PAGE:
Con­joined twins flown from Bhutan to Aus­tralia for sep­a­ra­tion op­er­a­tion

Bhutan Times - - Editorial -

(CNN) A pair of con­joined twins have been flown from Bhutan to Aus­tralia, where doc­tors hope they will be able to op­er­ate on the 14-month-old girls, who have grown up fac­ing each other, un­able to move in­de­pen­dently.

Joe Crameri, a doc­tor at Mel­bourne Royal Chil­dren’s Hos­pi­tal, said staff were ex­am­in­ing the twins, Dawa and Nima Pelden, who are joined at the stom­ach, with the hopes they will be able to carry out of a lifechang­ing op­er­a­tion to sep­a­rate them.

“Once we’ve got that in­for­ma­tion, then we’ll be able to for­mu­late a more cor­rect plan for how we can sep­a­rate these twins but at the mo­ment we re­main con­fi­dent that we should achieve that in a sin­gle op­er­a­tion and we should be able to achieve a good out­come for both twins,” Crameri said.

A team of six sur­geons and dozens of spe­cial­ist nurses have been as­sem­bled for what is likely to be a lengthy op­er­a­tion on the twins, ac­cord­ing to CNN af­fil­i­ate 9 News.

“All these twins are unique in the way that they’re con­nected. This set of twins are con­nected pre­dom­i­nantly in the ab­domen, maybe slightly in the lower part of the chest,” Crameri said.

“We know the key ar­eas that we’re go­ing to have to fo­cus on are the bowel and the liver. We’re hop­ing that we don’t have to deal with any of the struc­tures in their chests and the ini­tial re­port sug­gests that we won’t have to.” ‘They’re get­ting cranky’ Funds for the girls’ op­er­a­tion was raised by Chil­dren First Foun­da­tion, a Mel­bourne-based non profit, and is es­ti­mated to cost around $180,000 (250,000 AUD), ac­cord­ing to 9 News.

“Mom said the girls are get­ting a lit­tle bit frus­trated with each other as you would at 14 months,” the char­ity’s CEO El­iz­a­beth Lodge said Tues­day.

“Like any sib­lings they’re get­ting cranky so mom’s re­ally look­ing for­ward to the op­er­a­tion hap­pen­ing sooner rather than later.”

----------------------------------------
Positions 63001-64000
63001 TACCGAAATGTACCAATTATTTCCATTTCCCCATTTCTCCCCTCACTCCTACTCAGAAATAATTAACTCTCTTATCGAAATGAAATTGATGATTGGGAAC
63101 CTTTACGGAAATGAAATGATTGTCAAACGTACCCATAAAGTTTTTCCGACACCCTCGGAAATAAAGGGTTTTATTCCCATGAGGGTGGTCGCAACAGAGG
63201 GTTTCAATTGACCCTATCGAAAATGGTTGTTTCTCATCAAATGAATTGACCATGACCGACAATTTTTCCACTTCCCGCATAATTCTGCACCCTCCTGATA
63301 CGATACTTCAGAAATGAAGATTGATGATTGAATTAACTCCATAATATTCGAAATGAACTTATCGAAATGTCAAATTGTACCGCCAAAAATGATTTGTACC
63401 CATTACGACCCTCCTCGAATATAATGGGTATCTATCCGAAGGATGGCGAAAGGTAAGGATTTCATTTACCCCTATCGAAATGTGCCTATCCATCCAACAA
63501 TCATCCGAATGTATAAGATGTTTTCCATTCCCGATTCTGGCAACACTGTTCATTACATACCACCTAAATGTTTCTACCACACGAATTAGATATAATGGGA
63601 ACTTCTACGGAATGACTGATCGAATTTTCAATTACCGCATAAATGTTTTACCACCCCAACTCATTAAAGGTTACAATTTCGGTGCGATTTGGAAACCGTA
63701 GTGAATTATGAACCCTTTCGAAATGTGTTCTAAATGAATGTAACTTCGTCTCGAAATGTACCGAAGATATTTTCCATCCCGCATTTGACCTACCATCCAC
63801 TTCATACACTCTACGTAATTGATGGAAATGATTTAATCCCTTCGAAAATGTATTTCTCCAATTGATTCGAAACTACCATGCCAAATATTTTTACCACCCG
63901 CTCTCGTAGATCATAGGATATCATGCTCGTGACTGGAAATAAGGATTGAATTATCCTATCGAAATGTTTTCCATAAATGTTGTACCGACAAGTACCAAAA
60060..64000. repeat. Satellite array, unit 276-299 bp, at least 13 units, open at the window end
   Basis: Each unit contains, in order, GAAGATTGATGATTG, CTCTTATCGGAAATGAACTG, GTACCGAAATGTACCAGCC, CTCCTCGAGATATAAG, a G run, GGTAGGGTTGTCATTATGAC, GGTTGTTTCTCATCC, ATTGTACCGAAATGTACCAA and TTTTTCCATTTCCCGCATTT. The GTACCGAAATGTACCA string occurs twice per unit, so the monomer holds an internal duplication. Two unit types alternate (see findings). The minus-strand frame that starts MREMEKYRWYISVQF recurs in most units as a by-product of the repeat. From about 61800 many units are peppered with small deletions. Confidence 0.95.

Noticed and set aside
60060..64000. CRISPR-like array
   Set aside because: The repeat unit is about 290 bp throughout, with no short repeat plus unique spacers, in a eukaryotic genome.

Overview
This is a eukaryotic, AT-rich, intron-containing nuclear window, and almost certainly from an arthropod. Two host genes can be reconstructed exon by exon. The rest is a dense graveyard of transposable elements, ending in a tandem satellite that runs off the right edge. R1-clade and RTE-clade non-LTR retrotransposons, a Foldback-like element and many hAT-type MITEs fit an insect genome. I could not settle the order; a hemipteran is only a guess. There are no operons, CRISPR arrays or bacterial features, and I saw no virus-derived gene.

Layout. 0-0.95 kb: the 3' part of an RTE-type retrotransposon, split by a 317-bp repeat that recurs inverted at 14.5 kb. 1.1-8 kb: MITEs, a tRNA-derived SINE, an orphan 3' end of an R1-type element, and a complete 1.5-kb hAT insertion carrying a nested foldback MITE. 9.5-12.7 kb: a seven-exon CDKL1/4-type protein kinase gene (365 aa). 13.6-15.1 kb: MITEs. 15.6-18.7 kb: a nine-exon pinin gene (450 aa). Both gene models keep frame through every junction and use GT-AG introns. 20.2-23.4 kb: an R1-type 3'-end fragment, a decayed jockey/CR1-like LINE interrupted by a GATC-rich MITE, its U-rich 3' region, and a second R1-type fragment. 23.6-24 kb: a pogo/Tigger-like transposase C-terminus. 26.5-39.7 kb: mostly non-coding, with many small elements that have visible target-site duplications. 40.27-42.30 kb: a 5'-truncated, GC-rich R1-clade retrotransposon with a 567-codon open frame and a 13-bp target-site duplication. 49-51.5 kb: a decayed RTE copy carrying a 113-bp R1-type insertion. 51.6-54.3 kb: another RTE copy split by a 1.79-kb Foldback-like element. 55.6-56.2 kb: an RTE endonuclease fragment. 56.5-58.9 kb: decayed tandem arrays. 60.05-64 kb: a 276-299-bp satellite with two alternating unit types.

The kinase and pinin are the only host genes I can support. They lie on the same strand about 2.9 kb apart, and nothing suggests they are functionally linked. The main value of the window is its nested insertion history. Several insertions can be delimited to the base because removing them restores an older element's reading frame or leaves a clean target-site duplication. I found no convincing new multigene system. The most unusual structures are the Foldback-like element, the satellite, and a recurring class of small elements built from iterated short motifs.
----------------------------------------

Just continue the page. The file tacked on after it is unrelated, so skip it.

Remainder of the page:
Born via a cae­sarean sec­tion last year, the girls are be­lieved to be Bhutan’s first con­joined twins.

As well as the is­sues with mo­bil­ity and com­fort, Lodge said the twins had re­cently been los­ing weight, which had been a con­cern to doc­tors who are now ob­serv­ing them closely.

Sev­eral mem­bers of the sur­gi­cal team which will work to sep­a­rate the Bhutanese girls pre­vi­ously worked on the suc­cess­ful op­er­a­tion to sep­a­rate con­joined Bangladeshi twins Tr­ishna and Kr­ishna in 2009.

They were sep­a­rated af­ter a marathon 27-hour surgery, despite doc­tors ini­tially giv­ing them only a 25% chance of mak­ing it. Dif­fi­cult surgery Con­joined twins oc­cur once ev­ery 200,000 live births, ac­cord­ing to the Univer­sity of Mary­land Med­i­cal Cen­ter. About 70% are fe­male, and they are al­ways iden­ti­cal twins.

Sci­en­tists be­lieve that con­joined twins de­velop from a sin­gle fer­til­ized egg that fails to sep­a­rate com­pletely as it di­vides.

“Although two fe­tuses will de­velop from this em­bryo, they will re­main phys­i­cally con­nected — most of­ten at the chest, ab­domen or pelvis. Con­joined twins may also share one or more in­ter­nal or­gans,” ac­cord­ing to the Mayo Clinic.

“The suc­cess of surgery de­pends on where the twins are joined and how many and which or­gans are shared, as well as the ex­pe­ri­ence and skill of the sur­gi­cal team.”

They were pre­vi­ously com­monly re­ferred to as “Si­amese twins,” a name which orig­i­nated with Eng and Chang Bunker, a set of con­joined twins who were born in Siam (now Thai­land) in 1811. They lived to age 63 and ap­peared in trav­el­ing ex­hi­bi­tions. Chang and Eng both mar­ried and fa­thered a to­tal of 21 chil­dren be­tween them.

While sep­a­ra­tion surg­eries of twins joined at the ab­domen and other parts of their bod­ies, twins joined at the head are at a far greater risk.

The case of two US boys joined at the top of their skulls at­tracted global at­ten­tion in 2016 as doc­tors suc­cess­fully op­er­ated to sep­a­rate them.

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